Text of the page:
• Using whole grains can be especially problematic when the rising time takes longer than usual.  Some machines have a special whole wheat cycle, but again, it is automatic and may not work with your particular recipe.

2. My bread machine loaf has a big dip in the middle.

  • If it’s the middle of the summer in Texas, your recipe calls for a lot of sugar, or the dough is too wet and sticky, the dough may rise too quickly, then fall. The result is often a finished loaf with a big dip in the middle. What a disappointment!
  • Some recipes, such as Sweet-Milk Soft White Bread are designed to rise higher. When you bake in your oven, you decide when is the best time to start baking your loaf.

Is a bread machine worth it? Yes! Keep reading.

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If you have any questions or suggestions, email me privately: Paula at

Hope to see you again soon!


Thursday 18th of November 2021

Great article. I've been baking my bread machine dough in the oven for years. The main reason is the shape -- baking it in a loaf pan gives it more of a regular store-bought bread shape and size, making it easier to use for sandwiches or toast. I bake basic white loaves at 350F for 30 minutes, rye or wheat at the same temperature for 40 minutes, and rarely go wrong.


Friday 19th of November 2021

Hi Anna,

Good to hear from a like-minded bread machine user. There are so many advantages to using a bread machine the way we do. I like your simple method for time and oven temperature for baking loaves. Seems like things get a little more complicated when you are making free-form loaves and going for a crispy crust. Hope to hear from you again soon.

Margit Szallos-Farkas

Tuesday 12th of October 2021

All the above happens because you don't have a Panasonic bread machine. My whole wheat bread is amazing, well risen, well baked, thin, crispy crust at the bottom and top, only one paddle, no hole, just a thin line. What is the point in investing in a machine for kneading? Plus where is the convenience of the timer? I sincerely recommend Panasonic!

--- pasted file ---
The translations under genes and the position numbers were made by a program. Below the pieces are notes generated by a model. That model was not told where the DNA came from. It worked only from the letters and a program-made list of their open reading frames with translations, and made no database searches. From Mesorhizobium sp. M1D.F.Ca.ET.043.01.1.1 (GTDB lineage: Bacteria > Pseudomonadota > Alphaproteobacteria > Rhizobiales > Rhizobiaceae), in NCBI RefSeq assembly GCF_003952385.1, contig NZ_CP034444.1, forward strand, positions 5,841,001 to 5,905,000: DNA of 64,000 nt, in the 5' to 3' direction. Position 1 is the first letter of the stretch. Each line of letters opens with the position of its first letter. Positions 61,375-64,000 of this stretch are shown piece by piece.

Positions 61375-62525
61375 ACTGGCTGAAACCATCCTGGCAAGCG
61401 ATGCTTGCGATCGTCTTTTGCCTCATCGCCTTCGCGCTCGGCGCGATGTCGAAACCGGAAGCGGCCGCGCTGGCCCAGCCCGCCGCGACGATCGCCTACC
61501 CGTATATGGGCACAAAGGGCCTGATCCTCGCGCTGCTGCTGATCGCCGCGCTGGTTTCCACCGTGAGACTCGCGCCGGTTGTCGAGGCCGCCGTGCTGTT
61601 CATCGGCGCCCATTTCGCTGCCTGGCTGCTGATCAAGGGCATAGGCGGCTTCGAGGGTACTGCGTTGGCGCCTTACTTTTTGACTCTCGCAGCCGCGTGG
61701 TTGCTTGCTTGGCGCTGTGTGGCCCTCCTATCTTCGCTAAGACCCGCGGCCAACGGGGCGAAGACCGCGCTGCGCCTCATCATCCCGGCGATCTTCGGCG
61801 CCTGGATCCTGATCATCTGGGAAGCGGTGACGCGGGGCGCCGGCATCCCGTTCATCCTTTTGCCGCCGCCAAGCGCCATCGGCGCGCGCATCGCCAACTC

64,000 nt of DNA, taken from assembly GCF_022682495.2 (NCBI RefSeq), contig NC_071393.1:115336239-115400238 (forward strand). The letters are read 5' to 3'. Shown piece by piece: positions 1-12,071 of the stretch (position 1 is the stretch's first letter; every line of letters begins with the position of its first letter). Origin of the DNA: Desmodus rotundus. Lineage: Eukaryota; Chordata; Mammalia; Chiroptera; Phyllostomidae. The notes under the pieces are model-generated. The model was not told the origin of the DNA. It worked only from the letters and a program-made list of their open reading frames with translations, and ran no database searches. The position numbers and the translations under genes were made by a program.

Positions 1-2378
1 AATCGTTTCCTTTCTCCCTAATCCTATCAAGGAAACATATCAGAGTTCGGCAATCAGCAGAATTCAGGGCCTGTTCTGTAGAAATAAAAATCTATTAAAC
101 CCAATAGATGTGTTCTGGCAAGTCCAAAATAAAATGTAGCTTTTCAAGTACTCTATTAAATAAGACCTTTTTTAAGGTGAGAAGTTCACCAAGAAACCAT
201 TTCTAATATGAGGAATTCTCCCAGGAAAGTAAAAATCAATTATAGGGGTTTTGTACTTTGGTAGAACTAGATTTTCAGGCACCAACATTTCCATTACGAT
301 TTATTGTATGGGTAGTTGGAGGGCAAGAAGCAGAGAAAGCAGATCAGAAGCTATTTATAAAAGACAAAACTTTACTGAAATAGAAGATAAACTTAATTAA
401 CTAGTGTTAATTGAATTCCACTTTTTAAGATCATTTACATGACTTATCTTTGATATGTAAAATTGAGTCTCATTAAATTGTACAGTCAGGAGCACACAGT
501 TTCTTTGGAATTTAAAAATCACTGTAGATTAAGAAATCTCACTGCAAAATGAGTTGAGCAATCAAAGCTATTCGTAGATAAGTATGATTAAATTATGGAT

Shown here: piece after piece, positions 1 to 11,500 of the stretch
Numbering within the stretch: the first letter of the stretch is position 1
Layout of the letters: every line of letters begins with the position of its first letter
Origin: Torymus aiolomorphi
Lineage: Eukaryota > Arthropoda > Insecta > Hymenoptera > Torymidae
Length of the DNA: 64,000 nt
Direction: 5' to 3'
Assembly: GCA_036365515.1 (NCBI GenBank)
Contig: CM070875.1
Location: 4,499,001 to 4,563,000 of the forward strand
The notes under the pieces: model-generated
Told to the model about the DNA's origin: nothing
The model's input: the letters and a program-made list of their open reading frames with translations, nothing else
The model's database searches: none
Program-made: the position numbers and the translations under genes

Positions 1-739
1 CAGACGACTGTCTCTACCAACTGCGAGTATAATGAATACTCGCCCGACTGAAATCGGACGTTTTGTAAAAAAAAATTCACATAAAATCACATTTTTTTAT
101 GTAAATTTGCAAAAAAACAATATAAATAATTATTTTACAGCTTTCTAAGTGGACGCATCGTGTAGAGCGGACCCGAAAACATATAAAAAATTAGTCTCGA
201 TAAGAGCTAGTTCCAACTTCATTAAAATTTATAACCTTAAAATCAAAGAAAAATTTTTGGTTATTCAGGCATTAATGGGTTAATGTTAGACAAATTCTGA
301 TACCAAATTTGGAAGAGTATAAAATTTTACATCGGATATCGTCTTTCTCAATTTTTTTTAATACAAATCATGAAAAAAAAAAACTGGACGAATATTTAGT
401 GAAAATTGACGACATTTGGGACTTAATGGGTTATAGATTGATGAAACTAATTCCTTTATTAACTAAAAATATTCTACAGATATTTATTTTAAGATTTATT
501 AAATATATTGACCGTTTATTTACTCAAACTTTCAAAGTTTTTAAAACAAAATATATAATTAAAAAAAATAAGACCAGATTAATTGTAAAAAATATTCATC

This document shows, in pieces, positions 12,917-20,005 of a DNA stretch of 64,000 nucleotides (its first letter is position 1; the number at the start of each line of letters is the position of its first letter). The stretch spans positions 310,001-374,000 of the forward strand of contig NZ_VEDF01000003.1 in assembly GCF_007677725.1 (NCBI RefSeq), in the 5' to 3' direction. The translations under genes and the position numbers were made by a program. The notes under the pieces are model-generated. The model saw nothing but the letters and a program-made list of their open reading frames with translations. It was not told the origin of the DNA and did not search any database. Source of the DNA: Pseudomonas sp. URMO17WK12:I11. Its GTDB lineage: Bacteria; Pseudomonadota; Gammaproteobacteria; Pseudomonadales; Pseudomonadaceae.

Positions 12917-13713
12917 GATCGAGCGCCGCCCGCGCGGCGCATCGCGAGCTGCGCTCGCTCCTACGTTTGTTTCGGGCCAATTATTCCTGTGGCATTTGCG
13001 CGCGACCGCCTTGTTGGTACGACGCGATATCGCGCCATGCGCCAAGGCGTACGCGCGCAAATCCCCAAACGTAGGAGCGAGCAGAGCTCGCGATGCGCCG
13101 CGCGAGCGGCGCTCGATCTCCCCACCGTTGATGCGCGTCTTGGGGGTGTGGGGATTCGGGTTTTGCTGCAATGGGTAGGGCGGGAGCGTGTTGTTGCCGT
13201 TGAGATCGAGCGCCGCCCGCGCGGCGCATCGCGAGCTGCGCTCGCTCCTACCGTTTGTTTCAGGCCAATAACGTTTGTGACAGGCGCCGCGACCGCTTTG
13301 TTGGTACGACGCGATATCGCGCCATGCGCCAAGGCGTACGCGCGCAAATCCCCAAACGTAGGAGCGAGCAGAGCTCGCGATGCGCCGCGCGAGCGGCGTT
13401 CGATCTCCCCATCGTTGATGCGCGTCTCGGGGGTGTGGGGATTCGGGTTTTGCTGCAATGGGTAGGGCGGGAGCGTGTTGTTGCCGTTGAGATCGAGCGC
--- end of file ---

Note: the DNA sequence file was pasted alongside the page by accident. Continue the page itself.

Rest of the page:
Tuesday 12th of October 2021

Hi Margit, Point well taken. I've never used a Panasonic machine. For me, I prefer to have more control over the shape, the timing, and the temperature. If the bread suits you, then keep doing what you're doing. If you make one of my recipes and do it all in your machine, I would love to see some pictures. Thanks so much for writing.


Thursday 25th of February 2021

Thrift stores and yard sales are a good place to pick up a bread machine, often under $10. Because of all of the negatives stated, people get disenchanted with them after trying them a few times. So usually they are in good working condition. But, always check the bottom of the pan to see that the paddle is there. It's small and removable so it is sometimes missing.


Thursday 25th of February 2021

Hey Elvis,

You are so right about used bread machines. Love your tip about checking for the paddle. Never thought about that.


Monday 22nd of February 2021

My oven has a proofing setting. I think it’s about 90. Will this help the proofing or is it too war,? Can I use parchment paper in the bread pan?


Monday 22nd of February 2021

Hi Al,

Is the proofing setting adjustable? Mine is, so I was wondering. I would prefer not quite so warm, but 90˚F is OK. The longer your dough takes to proof, the better the flavor. You might try turning it on for a little while, then turn it off with your bread still in there if the dough seems to be rising too fast.

Yes, you can use parchment in a bread pan. That's a great idea if your pan is not non-stick.

Judeann Williams

Friday 19th of February 2021

When do you take the dough out of the machine to put in your bread pan? And what temperature do you bake the bread and approximately how long. Thank you! Judeann


Saturday 20th of February 2021

Hi Judeann,

Check out this post. I think it will answer all your questions. Let me know if you still aren't sure after you read it.